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Systemic Lupus Erythematosus

A. S. Townes, MD
JAMA. 1977;237(4):387. doi:10.1001/jama.1977.03270310073015.
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This small, readable volume provides a clinical review of systemic lupus erythematosus (SLE), but it is primarily a report of the author's experience with 142 patients with this disease seen at the Massachusetts General Hospital between 1932 and 1966 and a statement of her opinions about the disease and its management based on that experience. This group of patients is remarkable because of the length of follow-up and the observations recorded in many patients with major organ involvement without corticosteroid treatment.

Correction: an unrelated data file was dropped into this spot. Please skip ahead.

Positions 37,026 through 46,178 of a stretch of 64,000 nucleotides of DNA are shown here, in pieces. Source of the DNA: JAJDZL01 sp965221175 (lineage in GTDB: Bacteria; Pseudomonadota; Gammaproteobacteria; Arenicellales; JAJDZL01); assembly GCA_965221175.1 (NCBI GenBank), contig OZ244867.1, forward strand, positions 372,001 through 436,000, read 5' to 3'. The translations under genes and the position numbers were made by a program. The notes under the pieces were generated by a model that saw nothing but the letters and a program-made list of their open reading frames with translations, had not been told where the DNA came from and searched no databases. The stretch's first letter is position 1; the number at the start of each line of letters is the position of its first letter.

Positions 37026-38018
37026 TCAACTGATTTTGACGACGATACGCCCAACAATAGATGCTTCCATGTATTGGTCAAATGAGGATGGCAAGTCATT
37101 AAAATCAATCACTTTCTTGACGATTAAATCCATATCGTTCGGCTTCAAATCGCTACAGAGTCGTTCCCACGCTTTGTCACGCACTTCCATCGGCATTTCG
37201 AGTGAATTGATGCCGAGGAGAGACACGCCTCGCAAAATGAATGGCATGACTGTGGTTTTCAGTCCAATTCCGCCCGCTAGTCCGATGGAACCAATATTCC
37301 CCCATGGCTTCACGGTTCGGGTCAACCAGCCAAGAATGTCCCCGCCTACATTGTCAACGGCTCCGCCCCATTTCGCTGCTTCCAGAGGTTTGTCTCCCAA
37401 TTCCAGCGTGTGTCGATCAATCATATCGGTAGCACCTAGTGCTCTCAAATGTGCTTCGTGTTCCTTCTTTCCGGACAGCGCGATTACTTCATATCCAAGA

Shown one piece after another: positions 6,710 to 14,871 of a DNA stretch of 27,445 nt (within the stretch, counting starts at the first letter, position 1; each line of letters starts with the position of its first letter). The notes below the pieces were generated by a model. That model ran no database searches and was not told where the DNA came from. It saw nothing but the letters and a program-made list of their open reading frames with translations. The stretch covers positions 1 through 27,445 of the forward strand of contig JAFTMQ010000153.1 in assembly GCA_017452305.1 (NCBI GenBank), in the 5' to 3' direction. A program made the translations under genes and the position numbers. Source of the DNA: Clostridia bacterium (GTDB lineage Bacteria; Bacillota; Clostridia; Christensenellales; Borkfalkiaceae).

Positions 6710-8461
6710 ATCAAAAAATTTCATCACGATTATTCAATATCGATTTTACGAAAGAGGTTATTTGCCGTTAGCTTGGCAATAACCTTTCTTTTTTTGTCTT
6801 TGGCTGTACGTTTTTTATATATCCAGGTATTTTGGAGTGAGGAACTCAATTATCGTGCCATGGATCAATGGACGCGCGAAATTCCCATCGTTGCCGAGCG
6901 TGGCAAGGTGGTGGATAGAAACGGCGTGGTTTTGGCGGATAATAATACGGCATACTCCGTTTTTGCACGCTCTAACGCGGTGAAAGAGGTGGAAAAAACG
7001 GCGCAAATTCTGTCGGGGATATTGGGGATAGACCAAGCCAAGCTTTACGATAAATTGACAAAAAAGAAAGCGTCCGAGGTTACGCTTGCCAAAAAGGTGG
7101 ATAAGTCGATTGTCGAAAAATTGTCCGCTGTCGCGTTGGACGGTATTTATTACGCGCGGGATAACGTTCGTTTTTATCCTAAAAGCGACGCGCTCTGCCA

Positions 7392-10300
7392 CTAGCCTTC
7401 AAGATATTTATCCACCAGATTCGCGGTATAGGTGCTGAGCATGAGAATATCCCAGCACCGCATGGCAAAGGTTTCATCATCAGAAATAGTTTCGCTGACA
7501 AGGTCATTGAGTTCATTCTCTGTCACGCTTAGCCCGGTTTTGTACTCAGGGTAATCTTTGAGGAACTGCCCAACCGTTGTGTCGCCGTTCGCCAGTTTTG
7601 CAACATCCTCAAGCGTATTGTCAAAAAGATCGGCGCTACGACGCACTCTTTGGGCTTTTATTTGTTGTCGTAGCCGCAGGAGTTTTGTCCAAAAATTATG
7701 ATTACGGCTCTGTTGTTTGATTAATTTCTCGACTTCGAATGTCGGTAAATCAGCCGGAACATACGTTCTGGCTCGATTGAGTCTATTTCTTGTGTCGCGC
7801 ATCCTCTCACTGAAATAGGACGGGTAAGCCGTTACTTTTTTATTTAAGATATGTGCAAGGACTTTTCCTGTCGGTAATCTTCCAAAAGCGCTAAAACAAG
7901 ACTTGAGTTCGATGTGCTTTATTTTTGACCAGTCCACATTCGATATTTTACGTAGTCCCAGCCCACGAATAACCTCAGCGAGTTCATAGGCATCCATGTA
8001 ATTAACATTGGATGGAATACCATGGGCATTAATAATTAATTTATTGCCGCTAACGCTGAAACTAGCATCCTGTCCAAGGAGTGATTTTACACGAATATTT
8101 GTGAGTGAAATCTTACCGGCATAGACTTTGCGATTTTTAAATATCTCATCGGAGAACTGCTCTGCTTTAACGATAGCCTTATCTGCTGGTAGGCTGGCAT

The author's principal message is clear: that the course of SLE is highly variable and unpredictable, with a favorable outlook for survival for ten years or more in the majority of cases; that remissions occur and may be prolonged without corticosteroid therapy; and that rigorous proof is lacking of the efficacy of toxic drugs, including corticosteroids, in extending survival. The "conservative" program of treatment that the author advocates, using


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